Virginia's Executive Mansion's Spinet Piano Nominated as one of the "Top 10 Endangered Artifacts in Virginia"
RICHMOND - The Virginia Association of Museums has announced a contest involving "Virginia's Top 10 Endangered Artifacts." From now until August 29, 2012, individuals around the Commonwealth will be able to vote online for a selection of various historic items in an effort to "create awareness of the importance of preserving artifacts in care at museums, libraries and archives throughout the commonwealth and in the District of Columbia."
The Executive Mansion is especially excited to be involved, as one of its prized possessions has been nominated: the 1830s Spinet Piano owned by Governor James Barbour, displayed in the Ladies Parlor. Governor Barbour was the 18th governor of Virginia, but was the first of fifty-four governors to live in the Executive Mansion. Since his administration, original furniture to the Mansion has been lost to years of redecorating, improvements, and even auctions in the mid 1800s. The Spinet Piano's importance is understood as it is one of only three items at the Executive Mansion that previously belonged to a Virginia governor.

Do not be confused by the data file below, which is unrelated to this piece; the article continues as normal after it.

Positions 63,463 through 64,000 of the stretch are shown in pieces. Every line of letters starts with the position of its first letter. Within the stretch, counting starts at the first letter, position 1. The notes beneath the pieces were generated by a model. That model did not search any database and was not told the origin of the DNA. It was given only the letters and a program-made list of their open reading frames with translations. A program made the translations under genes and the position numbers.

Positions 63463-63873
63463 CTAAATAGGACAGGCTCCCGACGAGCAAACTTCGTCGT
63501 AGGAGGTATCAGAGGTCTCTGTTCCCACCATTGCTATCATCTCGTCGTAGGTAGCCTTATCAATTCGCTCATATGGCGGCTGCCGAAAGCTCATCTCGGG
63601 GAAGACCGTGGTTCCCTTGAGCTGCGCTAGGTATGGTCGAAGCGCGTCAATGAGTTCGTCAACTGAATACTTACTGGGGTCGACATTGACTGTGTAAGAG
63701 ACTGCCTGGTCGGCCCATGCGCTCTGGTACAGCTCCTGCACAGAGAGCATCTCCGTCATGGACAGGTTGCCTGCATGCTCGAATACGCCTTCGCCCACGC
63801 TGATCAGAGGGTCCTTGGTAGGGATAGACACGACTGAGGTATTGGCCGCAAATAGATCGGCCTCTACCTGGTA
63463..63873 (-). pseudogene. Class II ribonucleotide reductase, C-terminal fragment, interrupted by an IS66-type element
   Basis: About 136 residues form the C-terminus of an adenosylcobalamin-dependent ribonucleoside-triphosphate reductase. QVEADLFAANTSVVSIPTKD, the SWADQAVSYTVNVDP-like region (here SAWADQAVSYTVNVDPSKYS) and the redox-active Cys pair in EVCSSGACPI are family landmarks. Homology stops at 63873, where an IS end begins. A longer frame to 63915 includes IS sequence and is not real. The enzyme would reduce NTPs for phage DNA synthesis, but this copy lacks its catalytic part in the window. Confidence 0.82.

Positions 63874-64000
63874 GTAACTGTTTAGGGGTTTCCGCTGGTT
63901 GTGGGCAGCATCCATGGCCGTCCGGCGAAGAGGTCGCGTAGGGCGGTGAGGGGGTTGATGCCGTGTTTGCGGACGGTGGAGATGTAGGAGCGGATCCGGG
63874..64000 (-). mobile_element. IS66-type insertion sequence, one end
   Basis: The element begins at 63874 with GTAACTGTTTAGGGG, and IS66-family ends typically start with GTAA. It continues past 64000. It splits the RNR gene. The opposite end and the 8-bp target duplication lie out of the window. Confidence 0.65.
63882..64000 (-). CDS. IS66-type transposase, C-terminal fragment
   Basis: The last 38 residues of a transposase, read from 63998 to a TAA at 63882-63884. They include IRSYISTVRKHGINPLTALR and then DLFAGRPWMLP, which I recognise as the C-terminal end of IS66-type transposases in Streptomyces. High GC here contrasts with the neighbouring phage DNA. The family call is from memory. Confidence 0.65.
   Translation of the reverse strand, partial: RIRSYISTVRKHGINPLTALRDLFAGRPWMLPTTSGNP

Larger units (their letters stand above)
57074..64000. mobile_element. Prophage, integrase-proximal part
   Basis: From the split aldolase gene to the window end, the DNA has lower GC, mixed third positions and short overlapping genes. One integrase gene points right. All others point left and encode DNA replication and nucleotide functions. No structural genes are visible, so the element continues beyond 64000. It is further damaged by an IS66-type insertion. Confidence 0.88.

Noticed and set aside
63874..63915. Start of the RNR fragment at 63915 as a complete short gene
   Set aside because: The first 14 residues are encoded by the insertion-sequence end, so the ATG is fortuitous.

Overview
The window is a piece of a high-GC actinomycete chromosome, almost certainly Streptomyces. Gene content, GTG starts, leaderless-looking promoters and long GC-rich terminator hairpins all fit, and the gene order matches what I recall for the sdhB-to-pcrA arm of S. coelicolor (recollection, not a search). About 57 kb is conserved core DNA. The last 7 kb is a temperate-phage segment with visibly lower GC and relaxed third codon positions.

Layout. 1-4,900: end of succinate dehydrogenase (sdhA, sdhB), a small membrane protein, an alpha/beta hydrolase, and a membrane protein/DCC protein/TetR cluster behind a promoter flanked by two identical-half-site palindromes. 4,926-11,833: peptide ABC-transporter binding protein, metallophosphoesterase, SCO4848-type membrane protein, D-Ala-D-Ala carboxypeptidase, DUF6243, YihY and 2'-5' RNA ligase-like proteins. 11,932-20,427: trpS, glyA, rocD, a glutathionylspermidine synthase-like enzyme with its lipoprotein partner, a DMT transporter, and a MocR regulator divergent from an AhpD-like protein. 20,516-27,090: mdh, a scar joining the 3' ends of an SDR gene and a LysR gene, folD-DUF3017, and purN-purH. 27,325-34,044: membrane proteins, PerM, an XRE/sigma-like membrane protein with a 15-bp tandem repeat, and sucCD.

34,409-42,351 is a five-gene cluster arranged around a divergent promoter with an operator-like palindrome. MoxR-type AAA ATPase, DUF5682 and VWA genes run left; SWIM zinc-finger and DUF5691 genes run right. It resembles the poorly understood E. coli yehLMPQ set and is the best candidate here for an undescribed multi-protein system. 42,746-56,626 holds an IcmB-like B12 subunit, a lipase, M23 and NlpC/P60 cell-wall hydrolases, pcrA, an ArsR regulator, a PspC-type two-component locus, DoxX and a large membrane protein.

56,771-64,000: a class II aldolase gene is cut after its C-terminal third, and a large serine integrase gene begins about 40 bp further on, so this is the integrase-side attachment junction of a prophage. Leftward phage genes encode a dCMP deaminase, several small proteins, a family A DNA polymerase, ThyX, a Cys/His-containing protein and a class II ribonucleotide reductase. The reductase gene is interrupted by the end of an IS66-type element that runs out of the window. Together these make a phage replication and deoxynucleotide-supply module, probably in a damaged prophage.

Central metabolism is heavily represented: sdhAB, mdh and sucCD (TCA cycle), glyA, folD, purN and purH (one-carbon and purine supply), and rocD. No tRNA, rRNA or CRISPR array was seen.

Having the opportunity to showcase various irreplaceable artifacts is exciting for Virginia's Executive Mansion and other historic sites in Virginia. The voting process will continue throughout August and will result in a list of Virginia's Top 10 Endangered Artifacts.
Tours of Virginia's Executive Mansion are free and available year-round. For more information or to schedule a tour, visit http://www.executivemansion.virginia.gov/Tours/
# # #